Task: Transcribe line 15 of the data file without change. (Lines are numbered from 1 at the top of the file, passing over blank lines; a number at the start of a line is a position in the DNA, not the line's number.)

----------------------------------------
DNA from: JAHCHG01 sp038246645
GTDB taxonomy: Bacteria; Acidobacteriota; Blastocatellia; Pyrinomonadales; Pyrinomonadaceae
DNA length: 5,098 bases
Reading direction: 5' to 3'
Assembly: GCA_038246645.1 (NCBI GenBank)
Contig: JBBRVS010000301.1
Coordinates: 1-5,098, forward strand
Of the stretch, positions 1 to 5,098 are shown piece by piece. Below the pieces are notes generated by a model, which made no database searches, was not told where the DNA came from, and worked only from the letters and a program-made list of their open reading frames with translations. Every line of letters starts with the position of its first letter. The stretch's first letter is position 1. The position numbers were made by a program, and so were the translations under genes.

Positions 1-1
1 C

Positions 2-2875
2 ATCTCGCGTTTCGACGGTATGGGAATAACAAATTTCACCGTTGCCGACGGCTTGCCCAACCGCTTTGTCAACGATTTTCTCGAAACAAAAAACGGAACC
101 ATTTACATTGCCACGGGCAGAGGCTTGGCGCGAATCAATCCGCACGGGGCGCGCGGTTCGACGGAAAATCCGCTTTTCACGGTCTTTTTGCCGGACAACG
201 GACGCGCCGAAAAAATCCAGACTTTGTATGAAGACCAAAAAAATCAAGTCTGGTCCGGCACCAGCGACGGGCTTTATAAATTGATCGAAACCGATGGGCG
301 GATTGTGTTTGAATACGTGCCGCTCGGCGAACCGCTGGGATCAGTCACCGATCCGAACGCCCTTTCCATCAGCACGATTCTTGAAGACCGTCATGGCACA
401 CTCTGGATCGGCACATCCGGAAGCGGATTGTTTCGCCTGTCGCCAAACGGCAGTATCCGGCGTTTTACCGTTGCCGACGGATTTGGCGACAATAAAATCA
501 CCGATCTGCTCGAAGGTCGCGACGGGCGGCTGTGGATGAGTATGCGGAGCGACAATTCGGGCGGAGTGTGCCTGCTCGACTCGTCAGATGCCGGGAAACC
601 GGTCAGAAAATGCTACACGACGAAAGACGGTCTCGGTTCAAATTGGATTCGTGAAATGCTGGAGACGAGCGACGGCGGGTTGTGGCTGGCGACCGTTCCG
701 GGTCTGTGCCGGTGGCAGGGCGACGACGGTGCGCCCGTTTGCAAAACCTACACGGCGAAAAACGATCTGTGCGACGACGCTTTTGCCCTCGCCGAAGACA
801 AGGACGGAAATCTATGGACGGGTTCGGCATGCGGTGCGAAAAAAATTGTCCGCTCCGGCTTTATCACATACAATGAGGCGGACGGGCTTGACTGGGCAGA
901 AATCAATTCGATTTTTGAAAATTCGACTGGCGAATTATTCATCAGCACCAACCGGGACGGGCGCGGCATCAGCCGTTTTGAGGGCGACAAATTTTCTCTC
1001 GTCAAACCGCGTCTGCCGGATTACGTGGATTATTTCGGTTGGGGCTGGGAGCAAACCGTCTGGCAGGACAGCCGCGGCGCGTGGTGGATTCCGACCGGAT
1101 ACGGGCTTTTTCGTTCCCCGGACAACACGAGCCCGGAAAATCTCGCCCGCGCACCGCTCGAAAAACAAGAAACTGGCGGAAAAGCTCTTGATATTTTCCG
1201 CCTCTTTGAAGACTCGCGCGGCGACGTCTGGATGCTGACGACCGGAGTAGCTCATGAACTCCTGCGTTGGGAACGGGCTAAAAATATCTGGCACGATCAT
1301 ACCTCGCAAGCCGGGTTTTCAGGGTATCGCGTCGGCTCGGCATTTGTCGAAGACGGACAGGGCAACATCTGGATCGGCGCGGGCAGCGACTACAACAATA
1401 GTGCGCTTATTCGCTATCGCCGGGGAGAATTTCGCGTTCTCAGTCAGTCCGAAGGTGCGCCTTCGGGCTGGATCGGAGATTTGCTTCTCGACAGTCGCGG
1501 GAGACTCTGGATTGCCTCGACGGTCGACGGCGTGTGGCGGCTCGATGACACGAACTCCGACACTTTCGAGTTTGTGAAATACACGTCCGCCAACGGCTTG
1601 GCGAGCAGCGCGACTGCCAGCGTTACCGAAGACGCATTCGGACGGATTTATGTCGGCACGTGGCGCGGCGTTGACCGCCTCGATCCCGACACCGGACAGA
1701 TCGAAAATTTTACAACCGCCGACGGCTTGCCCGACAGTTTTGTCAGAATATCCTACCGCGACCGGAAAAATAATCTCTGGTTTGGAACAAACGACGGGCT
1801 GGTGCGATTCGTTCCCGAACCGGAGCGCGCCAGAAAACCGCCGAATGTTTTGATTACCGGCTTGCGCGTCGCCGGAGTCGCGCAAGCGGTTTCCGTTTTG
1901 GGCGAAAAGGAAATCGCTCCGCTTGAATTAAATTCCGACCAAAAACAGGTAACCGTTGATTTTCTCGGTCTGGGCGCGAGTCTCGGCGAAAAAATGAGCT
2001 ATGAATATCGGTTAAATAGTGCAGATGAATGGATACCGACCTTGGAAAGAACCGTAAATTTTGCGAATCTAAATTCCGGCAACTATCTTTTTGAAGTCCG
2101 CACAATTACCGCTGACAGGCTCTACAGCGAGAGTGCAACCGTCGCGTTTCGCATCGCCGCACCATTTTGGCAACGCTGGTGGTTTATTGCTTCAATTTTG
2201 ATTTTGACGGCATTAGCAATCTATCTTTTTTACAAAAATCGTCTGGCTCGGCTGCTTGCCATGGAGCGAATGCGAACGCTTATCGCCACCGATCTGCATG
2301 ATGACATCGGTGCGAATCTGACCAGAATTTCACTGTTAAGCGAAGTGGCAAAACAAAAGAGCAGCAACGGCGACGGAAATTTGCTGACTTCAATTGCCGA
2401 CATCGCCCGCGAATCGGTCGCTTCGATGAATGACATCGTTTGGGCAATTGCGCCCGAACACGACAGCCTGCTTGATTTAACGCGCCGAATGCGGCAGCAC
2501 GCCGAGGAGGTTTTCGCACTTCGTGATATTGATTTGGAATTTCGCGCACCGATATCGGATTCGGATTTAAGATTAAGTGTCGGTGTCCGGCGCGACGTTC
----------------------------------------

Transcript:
301 GATTGTGTTTGAATACGTGCCGCTCGGCGAACCGCTGGGATCAGTCACCGATCCGAACGCCCTTTCCATCAGCACGATTCTTGAAGACCGTCATGGCACA